An Azteca crusade

SEC charges Mexican conglom with fraud

NEW YORK — The SEC slapped Mexico’s media giant TV Azteca, its high-profile chairman and controlling shareholder Ricardo Salinas Pliego and two directors with civil fraud charges for allegedly funneling to Salinas more than $100 million in personal profits through related company transactions — and for publicly lying about it.

A TV Azteca spokesman said the company was expected to issue a statement later Tuesday evening.

The Securities and Exchange Commission lawsuit, filed in federal district court in Washington, D.C., also alleges that Salinas and Pedro Padilla Longoria, a board member and former CEO, sold millions of dollars in TV Azteca stock while Salinas’ self-dealing remained undisclosed to the marketplace.

Luis Echarte Fernandez, CEO of Azteca America, the conglom’s U.S. arm, agreed to pay a $200,000 fine without admitting or denying wrongdoing.

Lawyers for the company and the three execs didn’t immediately return calls.

Mexico’s second largest broadcaster disclosed in August that execs including Salinas had been notified that the SEC was planning to file civil charges against them.

Salinas has scoffed at the investigation, calling it a “case of discrimination” against Mexicans.

Still, the blow was tangible as TV Azteca stock dropped more than 9% in New York to close at $9.14. The shares also slumped in Mexico, slamming the main market index there.

The commission said it’s seeking “disgorgement of Salinas’ and Padilla’s ill-gotten gains” plus pre-judgment interest and wants Salinas and Padilla barred from serving as officers or directors of any publicly traded company. TV Azteca is traded on the New York Stock Exchange as well as the Mexican bourse.

Parent company charged

Salinas, 49, is also chairman-CEO of Azteca Holdings, the parent company of TV Azteca, which is also charged with fraud.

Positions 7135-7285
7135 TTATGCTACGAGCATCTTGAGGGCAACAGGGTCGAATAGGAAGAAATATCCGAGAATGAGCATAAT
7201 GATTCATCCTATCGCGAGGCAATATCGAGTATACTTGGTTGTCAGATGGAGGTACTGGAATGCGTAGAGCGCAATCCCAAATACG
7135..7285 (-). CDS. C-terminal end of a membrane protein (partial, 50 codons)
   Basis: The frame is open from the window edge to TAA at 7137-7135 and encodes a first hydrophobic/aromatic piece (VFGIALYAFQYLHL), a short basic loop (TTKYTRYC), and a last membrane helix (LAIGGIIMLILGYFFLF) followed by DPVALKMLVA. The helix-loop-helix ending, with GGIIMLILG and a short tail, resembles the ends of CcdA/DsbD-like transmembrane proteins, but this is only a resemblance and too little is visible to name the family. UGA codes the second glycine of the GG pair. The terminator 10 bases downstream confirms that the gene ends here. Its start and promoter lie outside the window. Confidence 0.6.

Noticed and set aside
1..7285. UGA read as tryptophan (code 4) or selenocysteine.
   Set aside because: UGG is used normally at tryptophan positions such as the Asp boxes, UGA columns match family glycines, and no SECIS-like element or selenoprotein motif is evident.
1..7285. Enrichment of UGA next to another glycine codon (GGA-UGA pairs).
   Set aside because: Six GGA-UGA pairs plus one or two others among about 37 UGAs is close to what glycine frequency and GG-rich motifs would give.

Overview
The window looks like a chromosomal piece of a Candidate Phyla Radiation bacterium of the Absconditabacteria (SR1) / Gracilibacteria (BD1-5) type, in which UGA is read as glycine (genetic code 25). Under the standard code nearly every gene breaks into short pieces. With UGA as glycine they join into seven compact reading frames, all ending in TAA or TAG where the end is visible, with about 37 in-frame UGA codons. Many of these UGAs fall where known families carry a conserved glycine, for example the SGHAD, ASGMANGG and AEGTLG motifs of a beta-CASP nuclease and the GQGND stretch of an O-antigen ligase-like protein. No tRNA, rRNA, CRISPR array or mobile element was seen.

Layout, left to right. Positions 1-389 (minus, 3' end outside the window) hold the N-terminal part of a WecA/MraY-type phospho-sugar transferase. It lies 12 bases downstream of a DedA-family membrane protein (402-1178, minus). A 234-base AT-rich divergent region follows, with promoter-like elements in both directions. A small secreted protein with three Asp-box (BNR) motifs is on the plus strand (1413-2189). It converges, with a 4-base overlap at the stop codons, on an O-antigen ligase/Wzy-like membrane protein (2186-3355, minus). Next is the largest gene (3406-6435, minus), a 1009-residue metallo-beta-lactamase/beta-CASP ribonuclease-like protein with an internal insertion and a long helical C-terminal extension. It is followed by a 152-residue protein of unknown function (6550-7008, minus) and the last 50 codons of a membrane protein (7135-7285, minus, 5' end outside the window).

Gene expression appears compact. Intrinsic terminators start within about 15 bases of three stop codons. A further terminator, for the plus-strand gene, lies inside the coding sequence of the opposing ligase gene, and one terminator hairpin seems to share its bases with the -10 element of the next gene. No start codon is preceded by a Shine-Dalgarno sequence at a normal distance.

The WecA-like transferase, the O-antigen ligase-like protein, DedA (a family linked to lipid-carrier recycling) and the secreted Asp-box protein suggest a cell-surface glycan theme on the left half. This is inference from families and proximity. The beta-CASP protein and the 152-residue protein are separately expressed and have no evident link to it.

Padilla was CEO through July, when he was named CEO of Grupo Salinas, a holding company for various Salinas interests. Echarte is chief financial strategist for Grupo Salinas.

The charges involve financial transactions between TV Azteca wireless telco subsid Unefon and Codisco, a private company owned by Salinas. In 2003 Codisco paid a steeply discounted $107 million to take over $325 million in debt Unefon owed its chief supplier Nortel Networks. Codisco made a $218 million profit after Unefon paid the debt in full, using proceeds from the sale of spectrum capacity.

In other words, the SEC claims Salinas knew full well when Codisco bought Unefon’s debt on the cheap that the telco would likely be able to pay it off in full. Commission noted that none of the companies involved disclosed that Codisco was half-owned by Salinas — and half by Unefon chairman Moises Saba, who hasn’t been charged by the SEC.

TV Azteca has subsequently spun off its stake in Unefon.

Complaint could expand

Harold Degenhardt, district administrator of the SEC’s Fort Worth office, which brought the charges, said that as discovery proceeds the commission always reserves the right to amend — or expand — its complaint. The office’s head of enforcement, Spencer Barasch, said cooperation with Mexico’s national stock market regulator — the Comision Nacional Bancaria y de Valores — was instrumental in the probe that led to Tuesday’s charges.

“Securities regulators share a strong and mutual resolve to combat fraud; geographic boundaries will not serve to protect those who seek to defraud investors,” he said in a statement.

The SEC’s field office in Fort Worth is one of 11.